by Michael D. Allen, DC, NMD
Can you put your hand over your thyroid? Do you know where it is? It is an “H” shaped gland on each side of your neck, in front.
Your thyroid’s overall responsibility is to maintain your body’s fire. Simply, it is charged with the intake, metabolism and elimination of the substances you eat.
Most doctors monitor their patient’s thyroid via lab tests, which is helpful but many doctors do not inspect the full course of tests that would be most thorough.
Some Thyroid Symptoms
Do you have muscle and/or joint pain? Does your neck bother you? Are you fatigued for long periods? Is your hair thinning and falling out? Have you had unexplained weight changes? How about depression and/or anxiety? These symptoms and several others could all be signs of thyroid trouble. Even one of these symptoms could be an important indication of thyroid problems.
The Brain-Thyroid Link
Since your brain controls everything that happens in your body, here is the point: Lab tests alone are inadequate to tell you how your thyroid and brain are working together.
Lab tests only measure certain biochemicals related to thyroid function. While I choose my thyroid lab tests carefully there are other seldom utilized non-lab tests that can evaluate the link between your thyroid and your brain. We do them everyday in my practice.
Neck Reflexes and Your Thyroid
If your thyroid has biochemical problems then treating the biochemical issues is appropriate. But what if your thyroid problems are the result of structural issues? Many people deny having neck pain but the breakdown of neck motion actually has a very high probability of relating to thyroid problems.
There are several fundamental reflex issues that can relate to a dysfunctional thyroid, one of which is called the tonic neck reflex that—as you can probably tell—is closely related to neck function.
The tonic neck reflex is simply displayed when an archer draws their bow or a pitcher throws a ball. When your head turns to one side the tone in certain muscles naturally increase on that side while the tone in certain other muscles naturally decrease, and the opposite should happen on the other side. All these changes in tone are naturally determined, and they are inborn. Problems arise when the tone in the muscles that should increase actually decreases while the tone in the muscles that should have decreased actually increases. This display is quite common and should always be considered pathological. This perversity causes an abnormal pull on the bones of the neck and sends the wrong signals to your brain. The brain receives signals that one type of motion is happening when in fact something different is taking place.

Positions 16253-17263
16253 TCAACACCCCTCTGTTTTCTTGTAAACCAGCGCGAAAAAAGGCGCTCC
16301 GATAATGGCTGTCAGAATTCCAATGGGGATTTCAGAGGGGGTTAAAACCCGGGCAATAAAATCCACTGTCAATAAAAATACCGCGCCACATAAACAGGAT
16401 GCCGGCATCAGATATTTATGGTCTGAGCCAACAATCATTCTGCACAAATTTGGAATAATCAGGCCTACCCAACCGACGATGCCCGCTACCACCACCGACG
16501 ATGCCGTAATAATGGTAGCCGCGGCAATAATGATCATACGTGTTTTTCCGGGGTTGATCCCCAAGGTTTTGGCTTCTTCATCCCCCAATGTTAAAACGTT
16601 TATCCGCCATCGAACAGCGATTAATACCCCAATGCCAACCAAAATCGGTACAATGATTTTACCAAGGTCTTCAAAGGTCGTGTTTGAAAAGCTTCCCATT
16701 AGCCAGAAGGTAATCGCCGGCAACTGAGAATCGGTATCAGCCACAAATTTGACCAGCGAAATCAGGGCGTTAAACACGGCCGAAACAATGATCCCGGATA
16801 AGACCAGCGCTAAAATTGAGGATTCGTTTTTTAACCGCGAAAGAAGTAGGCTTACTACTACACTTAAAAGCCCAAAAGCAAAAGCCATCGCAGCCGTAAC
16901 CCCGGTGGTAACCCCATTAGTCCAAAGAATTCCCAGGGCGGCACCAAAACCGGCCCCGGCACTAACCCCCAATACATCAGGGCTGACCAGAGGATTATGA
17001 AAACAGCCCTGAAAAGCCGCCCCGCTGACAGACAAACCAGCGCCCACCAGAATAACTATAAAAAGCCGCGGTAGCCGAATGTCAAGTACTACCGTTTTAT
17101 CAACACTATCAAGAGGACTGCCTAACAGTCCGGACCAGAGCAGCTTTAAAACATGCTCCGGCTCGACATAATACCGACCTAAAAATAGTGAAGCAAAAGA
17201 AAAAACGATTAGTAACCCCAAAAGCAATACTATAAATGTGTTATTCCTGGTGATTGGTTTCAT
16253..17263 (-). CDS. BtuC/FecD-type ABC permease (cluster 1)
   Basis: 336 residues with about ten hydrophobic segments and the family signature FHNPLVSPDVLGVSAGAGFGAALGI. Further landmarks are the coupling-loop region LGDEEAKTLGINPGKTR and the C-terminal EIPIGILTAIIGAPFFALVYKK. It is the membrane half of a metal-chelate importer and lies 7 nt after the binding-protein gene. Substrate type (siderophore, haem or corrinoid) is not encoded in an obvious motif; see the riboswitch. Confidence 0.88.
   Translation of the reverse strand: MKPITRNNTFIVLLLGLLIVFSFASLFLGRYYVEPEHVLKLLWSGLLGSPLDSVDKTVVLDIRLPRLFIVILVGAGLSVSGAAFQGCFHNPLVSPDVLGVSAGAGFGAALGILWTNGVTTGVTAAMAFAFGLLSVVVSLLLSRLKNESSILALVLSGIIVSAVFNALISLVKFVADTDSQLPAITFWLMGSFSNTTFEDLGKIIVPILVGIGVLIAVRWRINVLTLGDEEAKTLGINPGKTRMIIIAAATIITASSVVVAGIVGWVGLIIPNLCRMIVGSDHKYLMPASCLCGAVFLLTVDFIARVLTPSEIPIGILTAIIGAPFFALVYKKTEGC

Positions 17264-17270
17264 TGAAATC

Blood Follows Demand
Not only do the tonic neck reflexes indicate joint motion issues but they also relate to blood flow. Since blood normally flows to muscles that do work, it more reluctantly flows to muscles that are not working. However, when the tonic neck reflexes break down causing muscles to work in abnormal ways, consequential movement errors occur and the blood flows in unnatural directions. That can subsequently affect the thyroid, too. The muscles and organs of the neck receive their blood and nerve supply from related sources. Whatever you do to the one you also do to the other.
Thyroid lab tests are useful to evaluate the thyroid’s biochemistry, but any positive findings should always be further evaluated by examining the person relative to themselves. The doctor should always examine the link between the organ in question and the brain that controls it. We just named one physiological reflex here, but in fact, there are many other reflexes that link muscle and organ relationships that involve the thyroid.
If you or someone you know has thyroid problems despite normal laboratory findings, please call us. At Allen Chiropractic, PC, we understand the nuances that can indicate brain-organ breakdown. And in many cases these issues can be rehabilitated in natural ways.